Published in 2009. In an ocean of weightless air where sunlight has never been seen, only the running lights of the city of Sere glitter in the dark. One woman, Leal Hieronyma Maspeth, history tutor and dreamer, lives and dreams of love among the gaslit streets and cafés. And somewhere in the abyss of wind and twisted cloud through which Sere eternally falls, a great voice has begun speaking. As its cold words reach even to the city walls—and as outlying towns and travelers’ ships start to mysteriously disappear—only Leal has the courage to try to understand the message thundering from the distance. Even the city’s most famous and exotic visitor, the sun lighter and hero named Hayden Griffin, refuses to turn aside from his commission to build a new sun for a foreign nation. He will not become the hero that Leal knows the city needs; so in the end, it is up to her to listen, and ultimately reply, to the worldwasp.

Virga — (2006-2012) Publisher: It is the distant future. The world known as Virga is a fullerene balloon three thousand kilometers in diameter, filled with air, water, and aimlessly floating chunks of rock. The humans who live in this vast environment must build their own fusion suns and “towns” that are in the shape of enormous wood and rope wheels that are spun for gravity. Young, fit, bitter, and friendless, Hayden Griffin is a very dangerous man. He’s come to the city of Rush in the nation of Slipstream with one thing in mind: to take murderous revenge for the deaths of his parents six years ago. His target is Admiral Chaison Fanning, head of the fleet of Slipstream, which conquered Hayden’s nation of Aerie years ago. And the fact that Hayden’s spent his adolescence living with pirates doesn’t bode well for Fanning’s chances…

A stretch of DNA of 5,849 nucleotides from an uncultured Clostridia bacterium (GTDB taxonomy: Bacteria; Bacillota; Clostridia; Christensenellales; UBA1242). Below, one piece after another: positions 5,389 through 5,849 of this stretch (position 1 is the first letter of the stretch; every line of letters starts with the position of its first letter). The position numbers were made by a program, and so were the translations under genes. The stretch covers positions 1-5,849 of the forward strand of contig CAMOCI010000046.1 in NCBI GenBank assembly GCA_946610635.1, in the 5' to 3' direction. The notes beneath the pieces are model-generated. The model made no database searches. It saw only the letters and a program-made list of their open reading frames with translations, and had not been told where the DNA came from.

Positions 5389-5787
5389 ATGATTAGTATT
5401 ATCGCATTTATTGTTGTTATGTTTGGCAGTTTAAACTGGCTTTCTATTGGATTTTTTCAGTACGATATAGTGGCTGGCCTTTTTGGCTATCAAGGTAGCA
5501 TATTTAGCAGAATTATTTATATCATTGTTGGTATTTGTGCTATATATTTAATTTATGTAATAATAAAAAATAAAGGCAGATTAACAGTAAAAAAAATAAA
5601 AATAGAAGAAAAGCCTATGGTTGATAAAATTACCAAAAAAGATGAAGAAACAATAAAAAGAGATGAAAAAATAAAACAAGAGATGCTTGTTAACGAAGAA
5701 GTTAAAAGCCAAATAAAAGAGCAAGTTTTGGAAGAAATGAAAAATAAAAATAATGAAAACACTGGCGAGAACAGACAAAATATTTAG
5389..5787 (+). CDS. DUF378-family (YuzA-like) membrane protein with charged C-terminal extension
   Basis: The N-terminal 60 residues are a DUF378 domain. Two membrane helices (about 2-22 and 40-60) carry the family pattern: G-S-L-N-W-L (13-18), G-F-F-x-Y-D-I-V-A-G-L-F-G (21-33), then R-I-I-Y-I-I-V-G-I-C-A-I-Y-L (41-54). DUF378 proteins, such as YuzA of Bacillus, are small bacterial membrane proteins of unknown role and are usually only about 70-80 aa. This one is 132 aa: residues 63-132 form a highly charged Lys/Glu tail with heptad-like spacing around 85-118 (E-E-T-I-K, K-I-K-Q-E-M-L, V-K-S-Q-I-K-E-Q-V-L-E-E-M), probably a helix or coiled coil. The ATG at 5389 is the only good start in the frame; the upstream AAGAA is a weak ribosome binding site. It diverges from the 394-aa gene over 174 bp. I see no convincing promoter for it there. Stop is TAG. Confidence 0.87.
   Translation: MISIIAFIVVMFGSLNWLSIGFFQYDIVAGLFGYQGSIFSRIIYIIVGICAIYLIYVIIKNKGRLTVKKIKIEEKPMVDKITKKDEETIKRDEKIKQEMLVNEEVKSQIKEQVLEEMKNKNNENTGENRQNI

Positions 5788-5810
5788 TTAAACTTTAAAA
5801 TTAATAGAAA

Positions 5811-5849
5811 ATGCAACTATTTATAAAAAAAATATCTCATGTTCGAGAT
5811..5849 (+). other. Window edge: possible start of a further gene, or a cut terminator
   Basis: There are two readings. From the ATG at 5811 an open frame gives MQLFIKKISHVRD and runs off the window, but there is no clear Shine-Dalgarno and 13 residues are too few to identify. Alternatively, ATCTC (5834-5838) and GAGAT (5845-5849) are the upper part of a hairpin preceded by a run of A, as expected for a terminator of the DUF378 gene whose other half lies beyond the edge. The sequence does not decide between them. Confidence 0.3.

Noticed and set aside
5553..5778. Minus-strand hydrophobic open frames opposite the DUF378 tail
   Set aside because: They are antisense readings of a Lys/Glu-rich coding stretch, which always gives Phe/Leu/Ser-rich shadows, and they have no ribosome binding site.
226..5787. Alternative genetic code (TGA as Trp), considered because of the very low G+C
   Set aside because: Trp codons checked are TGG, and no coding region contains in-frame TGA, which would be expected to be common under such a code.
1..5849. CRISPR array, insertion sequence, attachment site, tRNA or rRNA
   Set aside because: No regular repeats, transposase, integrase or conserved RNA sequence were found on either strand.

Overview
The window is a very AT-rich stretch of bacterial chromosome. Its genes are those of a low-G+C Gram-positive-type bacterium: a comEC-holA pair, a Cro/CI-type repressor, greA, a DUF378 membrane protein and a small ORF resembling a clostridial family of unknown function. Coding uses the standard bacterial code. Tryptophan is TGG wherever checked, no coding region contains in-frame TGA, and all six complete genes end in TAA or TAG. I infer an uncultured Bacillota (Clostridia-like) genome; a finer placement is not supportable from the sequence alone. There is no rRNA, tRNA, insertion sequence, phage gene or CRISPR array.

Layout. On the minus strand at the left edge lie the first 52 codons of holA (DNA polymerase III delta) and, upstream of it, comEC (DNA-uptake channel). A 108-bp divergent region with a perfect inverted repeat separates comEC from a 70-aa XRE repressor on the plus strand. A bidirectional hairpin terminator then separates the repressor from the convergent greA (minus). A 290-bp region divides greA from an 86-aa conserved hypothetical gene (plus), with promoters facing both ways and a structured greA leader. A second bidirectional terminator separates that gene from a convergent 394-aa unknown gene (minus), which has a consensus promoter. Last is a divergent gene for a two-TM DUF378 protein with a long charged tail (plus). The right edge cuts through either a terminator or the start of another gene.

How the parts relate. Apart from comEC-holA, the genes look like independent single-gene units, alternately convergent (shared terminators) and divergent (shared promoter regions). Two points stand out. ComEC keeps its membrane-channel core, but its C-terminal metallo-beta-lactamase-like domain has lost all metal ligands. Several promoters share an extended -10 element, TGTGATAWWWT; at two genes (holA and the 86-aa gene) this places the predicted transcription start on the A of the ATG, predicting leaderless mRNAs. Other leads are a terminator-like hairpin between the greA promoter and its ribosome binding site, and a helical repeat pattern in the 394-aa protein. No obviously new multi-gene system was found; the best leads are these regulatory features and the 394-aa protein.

Virga 1. Sun of Suns 2. Queen of Candesce 3. Pirate Sun 4. The Sunless Countries 5. Ashes of CandesceVirga 1. Sun of Suns 2. Queen of Candesce 3. Pirate Sun 4. The Sunless Countries 5. Ashes of CandesceVirga 1. Sun of Suns 2. Queen of Candesce 3. Pirate Sun 4. The Sunless Countries 5. Ashes of CandesceVirga 1. Sun of Suns 2. Queen of Candesce 3. Pirate Sun 4. The Sunless Countries 5. Ashes of CandesceVirga 1. Sun of Suns 2. Queen of Candesce 3. Pirate Sun 4. The Sunless Countries 5. Ashes of CandesceVirga 1. Sun of Suns 2. Queen of Candesce 3. Pirate Sun 4. The Sunless Countries 5. Ashes of Candesce, The Hero


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KAT HOOPER, who started this site in June 2007, earned a Ph.D. in neuroscience and psychology at Indiana University (Bloomington) and now teaches and conducts brain research at the University of North Florida. When she reads fiction, she wants to encounter new ideas and lots of imagination. She wants to view the world in a different way. She wants to have her mind blown. She loves beautiful language and has no patience for dull prose, vapid romance, or cheesy dialogue. She prefers complex characterization, intriguing plots, and plenty of action. Favorite authors are Jack Vance, Robin Hobb, Kage Baker, William Gibson, Gene Wolfe, Richard Matheson, and C.S. Lewis.

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2 comments

  1. Sounds interesting and atmospheric, and I like those things, so I might enjoy this series.